La. Capital, Socrates; by the gods, that is truly good. And I hope, Nicias, that you will tell us whether these animals, which we all admit to be courageous, are really wiser than mankind; or whether you will have the boldness, in the face of universal opinion, to deny their courage.

Nic. Why, Laches, I do not call animals or any other things which have no fear of dangers, because they are ignorant of them, courageous, but only fearless and senseless. Do you imagine that I should call little children courageous, which fear no dangers because they know none? There is a difference, to my way of thinking, between fearlessness and courage. I am of opinion that thoughtful courage is a quality possessed by very few, but that rashness and boldness, and fearlessness, which has no forethought, are very common qualities possessed by many men, many women, many children, many animals. And you, and men in general, call by the term "courageous" actions which I call rash;-my courageous actions are wise actions.

La. Behold, Socrates, how admirably, as he thinks, he dresses himself out in words, while seeking to deprive of the honour of courage those whom all the world acknowledges to be courageous.

Nic. Not so, Laches, but do not be alarmed; for I am quite willing to say of you and also of Lamachus, and of many other Athenians, that you are courageous and therefore wise.

La. I could answer that; but I would not have you cast in my teeth that I am a haughty Aexonian.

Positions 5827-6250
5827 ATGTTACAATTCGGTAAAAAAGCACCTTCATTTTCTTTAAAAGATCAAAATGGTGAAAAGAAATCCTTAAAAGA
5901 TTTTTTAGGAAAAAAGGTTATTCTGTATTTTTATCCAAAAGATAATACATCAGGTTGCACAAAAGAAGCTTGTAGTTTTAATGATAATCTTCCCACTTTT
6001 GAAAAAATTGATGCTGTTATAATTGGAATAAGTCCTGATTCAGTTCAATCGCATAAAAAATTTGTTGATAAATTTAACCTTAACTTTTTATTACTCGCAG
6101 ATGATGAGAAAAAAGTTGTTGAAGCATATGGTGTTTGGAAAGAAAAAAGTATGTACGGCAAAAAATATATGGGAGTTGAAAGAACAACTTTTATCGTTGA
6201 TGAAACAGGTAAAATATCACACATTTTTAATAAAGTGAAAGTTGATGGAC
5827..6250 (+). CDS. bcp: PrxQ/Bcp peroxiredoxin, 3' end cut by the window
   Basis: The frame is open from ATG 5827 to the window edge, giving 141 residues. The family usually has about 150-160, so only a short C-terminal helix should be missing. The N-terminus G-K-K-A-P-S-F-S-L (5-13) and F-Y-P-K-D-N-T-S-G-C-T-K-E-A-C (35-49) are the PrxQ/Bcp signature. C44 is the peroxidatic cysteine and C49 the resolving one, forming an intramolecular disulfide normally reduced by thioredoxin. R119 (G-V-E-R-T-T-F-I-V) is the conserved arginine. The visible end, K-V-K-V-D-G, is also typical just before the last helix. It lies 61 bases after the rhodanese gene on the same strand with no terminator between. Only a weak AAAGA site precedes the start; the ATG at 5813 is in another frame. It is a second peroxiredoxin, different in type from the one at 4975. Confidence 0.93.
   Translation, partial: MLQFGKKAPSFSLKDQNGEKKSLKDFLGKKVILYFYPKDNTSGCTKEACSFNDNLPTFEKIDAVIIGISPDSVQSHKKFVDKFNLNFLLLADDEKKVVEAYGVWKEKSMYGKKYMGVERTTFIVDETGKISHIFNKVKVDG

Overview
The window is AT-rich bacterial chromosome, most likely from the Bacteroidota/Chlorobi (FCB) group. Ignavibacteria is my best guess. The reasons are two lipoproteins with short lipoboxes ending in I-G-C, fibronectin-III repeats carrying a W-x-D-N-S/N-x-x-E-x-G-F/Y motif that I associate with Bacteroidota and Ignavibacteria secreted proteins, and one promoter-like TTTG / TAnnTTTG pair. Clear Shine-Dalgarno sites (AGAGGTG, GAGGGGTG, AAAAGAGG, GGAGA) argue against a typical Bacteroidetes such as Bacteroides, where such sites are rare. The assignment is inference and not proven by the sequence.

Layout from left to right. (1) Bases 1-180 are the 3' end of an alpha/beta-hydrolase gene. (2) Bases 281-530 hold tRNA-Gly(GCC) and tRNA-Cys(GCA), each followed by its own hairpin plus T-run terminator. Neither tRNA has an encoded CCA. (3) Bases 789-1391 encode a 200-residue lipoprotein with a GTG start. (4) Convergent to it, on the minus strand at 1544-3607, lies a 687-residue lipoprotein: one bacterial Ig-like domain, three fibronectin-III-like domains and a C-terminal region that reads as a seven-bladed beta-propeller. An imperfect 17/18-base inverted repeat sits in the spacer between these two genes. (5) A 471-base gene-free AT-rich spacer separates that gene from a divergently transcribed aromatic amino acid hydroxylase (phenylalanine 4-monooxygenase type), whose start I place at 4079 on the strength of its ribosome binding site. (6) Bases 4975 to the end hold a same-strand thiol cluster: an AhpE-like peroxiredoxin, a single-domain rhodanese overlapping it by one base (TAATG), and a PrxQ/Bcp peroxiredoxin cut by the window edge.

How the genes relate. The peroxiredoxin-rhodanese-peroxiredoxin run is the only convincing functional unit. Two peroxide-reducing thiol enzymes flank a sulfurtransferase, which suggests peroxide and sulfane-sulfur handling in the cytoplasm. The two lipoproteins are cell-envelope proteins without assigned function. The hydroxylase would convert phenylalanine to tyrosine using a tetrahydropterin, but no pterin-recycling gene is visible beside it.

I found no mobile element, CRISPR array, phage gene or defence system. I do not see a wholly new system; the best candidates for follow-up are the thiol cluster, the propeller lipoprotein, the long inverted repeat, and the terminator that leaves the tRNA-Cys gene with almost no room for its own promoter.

Soc. Do not answer him, Laches; I rather fancy that you are not aware of the source from which his wisdom is derived. He has got all this from my friend Damon, and Damon is always with Prodicus, who, of all the Sophists, is considered to be the best puller to pieces of words of this sort.

La. Yes, Socrates; and the examination of such niceties is a much more suitable employment for a Sophist than for a great statesman whom the city chooses to preside over her.

Soc. Yes, my sweet friend, but a great statesman is likely to have a great intelligence. And I think that the view which is implied in Nicias' definition of courage is worthy of examination.

La. Then examine for yourself, Socrates.

Soc. That is what I am going to do, my dear friend. Do not, however, suppose I shall let you out of the partnership; for I shall expect you to apply your mind, and join with me in the consideration of the question.

La. I will if you think that I ought.

Soc. Yes, I do; but I must beg of you, Nicias, to begin again. You remember that we originally considered courage to be a part of virtue.

Nic. Very true.